PL: Are you surprised by maybe the dearth of quality poker books?
No. I wouldn’t say there is a dearth. There is a dearth of terrific poker fiction and poker films. Rounders — with all it’s flaws — is still by far the best poker movie.
I’m surprised how fiction and film makers have not done it justice.
There just hasn’t been terrific fiction about a game that’s so susceptible to a written account. You really don’t want a written account of a basketball or a soccer game because they are so colorful and dynamic.
Poker is one of those games where the written version is often more exciting.
It translates to the page because of the slowness of the action and all the things you can tell about who is setting whom up.
There is great non-fiction writing about the game in terms of narrative and advice. Some of the advice books, like Gus [Hansen’s] book and Harrington’s books are really enlightening and funny.
PL: Do you think another great poker movie like Rounders would have an impact on the industry?
Well there was supposed to be another Rounders… it turned out to be Runner Runner. I’m a friend of Ben Affleck and I thought it was a piece of crap.
They got all those people together for Lucky You. They built the Bellagio poker room, they had all these actual poker stars and it was unwatchable.
I’m amazed how badly they’ve done in these two areas.
I think my book is a good piece of fiction. I’m sure a lot of people will pick it up because they like poker but if they want to learn about other stuff like how poker changes the arc of a life then it will probably be interesting to them.
PL: How do you feel about the current state of poker?
I played poker since 1959. Almost everyone at the final tables was over 40. The average age was closer to 50.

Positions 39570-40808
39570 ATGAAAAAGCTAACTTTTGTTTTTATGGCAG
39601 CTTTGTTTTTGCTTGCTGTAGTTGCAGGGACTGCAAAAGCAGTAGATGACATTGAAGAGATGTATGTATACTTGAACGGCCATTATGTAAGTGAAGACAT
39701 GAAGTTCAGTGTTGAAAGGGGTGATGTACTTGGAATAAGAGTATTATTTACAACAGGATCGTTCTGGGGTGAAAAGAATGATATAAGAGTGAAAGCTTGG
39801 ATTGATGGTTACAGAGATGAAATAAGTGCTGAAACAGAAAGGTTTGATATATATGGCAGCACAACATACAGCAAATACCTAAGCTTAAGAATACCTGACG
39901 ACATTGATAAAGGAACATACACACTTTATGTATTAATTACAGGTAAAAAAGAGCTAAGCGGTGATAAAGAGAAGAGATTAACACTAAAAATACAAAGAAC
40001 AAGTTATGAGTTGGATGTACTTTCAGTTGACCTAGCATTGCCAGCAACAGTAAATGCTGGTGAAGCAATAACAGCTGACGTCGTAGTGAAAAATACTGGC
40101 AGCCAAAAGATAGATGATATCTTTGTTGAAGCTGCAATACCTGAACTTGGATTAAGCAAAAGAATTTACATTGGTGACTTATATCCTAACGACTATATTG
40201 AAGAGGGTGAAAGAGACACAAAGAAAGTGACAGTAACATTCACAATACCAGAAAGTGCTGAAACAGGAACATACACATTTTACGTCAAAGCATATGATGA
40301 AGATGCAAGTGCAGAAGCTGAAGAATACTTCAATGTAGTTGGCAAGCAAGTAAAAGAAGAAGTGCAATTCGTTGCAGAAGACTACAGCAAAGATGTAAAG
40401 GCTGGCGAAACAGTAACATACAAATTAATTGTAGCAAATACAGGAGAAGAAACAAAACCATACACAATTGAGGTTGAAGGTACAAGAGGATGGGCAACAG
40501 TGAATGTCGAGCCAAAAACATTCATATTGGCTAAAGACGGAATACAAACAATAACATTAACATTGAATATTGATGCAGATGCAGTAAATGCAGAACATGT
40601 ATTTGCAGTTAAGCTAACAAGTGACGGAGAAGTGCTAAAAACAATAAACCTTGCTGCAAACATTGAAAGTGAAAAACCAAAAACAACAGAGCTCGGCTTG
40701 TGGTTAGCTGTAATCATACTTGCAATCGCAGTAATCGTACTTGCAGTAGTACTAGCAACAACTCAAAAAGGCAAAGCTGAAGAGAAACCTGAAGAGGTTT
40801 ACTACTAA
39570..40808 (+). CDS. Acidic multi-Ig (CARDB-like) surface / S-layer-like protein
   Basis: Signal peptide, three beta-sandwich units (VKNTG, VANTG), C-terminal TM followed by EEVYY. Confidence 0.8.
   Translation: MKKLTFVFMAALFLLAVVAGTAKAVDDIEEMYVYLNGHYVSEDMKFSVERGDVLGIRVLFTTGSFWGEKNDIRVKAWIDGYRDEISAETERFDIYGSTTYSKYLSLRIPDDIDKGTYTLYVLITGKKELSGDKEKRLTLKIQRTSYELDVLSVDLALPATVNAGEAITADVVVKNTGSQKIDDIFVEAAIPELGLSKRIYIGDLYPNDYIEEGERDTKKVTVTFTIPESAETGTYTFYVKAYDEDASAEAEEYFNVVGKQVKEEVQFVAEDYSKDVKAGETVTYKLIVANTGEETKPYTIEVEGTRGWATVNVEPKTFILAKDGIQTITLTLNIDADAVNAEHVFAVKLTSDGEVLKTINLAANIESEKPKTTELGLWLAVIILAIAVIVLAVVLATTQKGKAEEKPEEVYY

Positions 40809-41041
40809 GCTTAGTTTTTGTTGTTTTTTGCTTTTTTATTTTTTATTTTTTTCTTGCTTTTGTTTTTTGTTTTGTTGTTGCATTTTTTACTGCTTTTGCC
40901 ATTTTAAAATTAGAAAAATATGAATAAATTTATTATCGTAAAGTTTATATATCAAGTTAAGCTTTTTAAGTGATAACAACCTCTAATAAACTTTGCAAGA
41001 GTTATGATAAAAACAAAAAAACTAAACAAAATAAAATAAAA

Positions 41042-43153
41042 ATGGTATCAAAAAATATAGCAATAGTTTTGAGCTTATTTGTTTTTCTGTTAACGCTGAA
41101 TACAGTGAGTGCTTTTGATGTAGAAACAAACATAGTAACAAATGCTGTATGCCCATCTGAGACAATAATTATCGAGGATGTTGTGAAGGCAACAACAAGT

Initially we felt sorry for kids. We thought, ‘How the hell are they gonna get the experience playing No-Limit Hold’em?’
It was a tiny number of people who could play. Then four or five years later we stopped making fun of “Internet” players. Now, nobody wins a tournament who is over the age of 25.
As I’ve become older the disparity has gotten larger.
It’s not surprising at all that young guys who study strategy dominate the game. I discuss it in detail in Cowboys Full.
PL: Do you think the game is in a good place with legislation still an issue in the US?
My god, no. It was an idiotic law that was slipped into a bill. It’s a disaster in terms of the online game. All the money that got taken out of the United States.
All the sponsorships, TV shows and players that were taken away. The American nanny-state conservatives took it all away. When they were supposed to be in favor of individual freedom. It’s a complete outrage. In terms of the definitive American game that we can’t even play anymore… it’s almost funny. But it’s not.
PL: Do you still enjoy poker?
I’m here! Yeah I’ve been looking forward to his for months. I play regularly at home and tournaments in Chicago. My whole year is built around the WSOP.
It’s an incredibly interesting game. I play it, I write about it and I teach an American History class about it. I’m obsessed with it.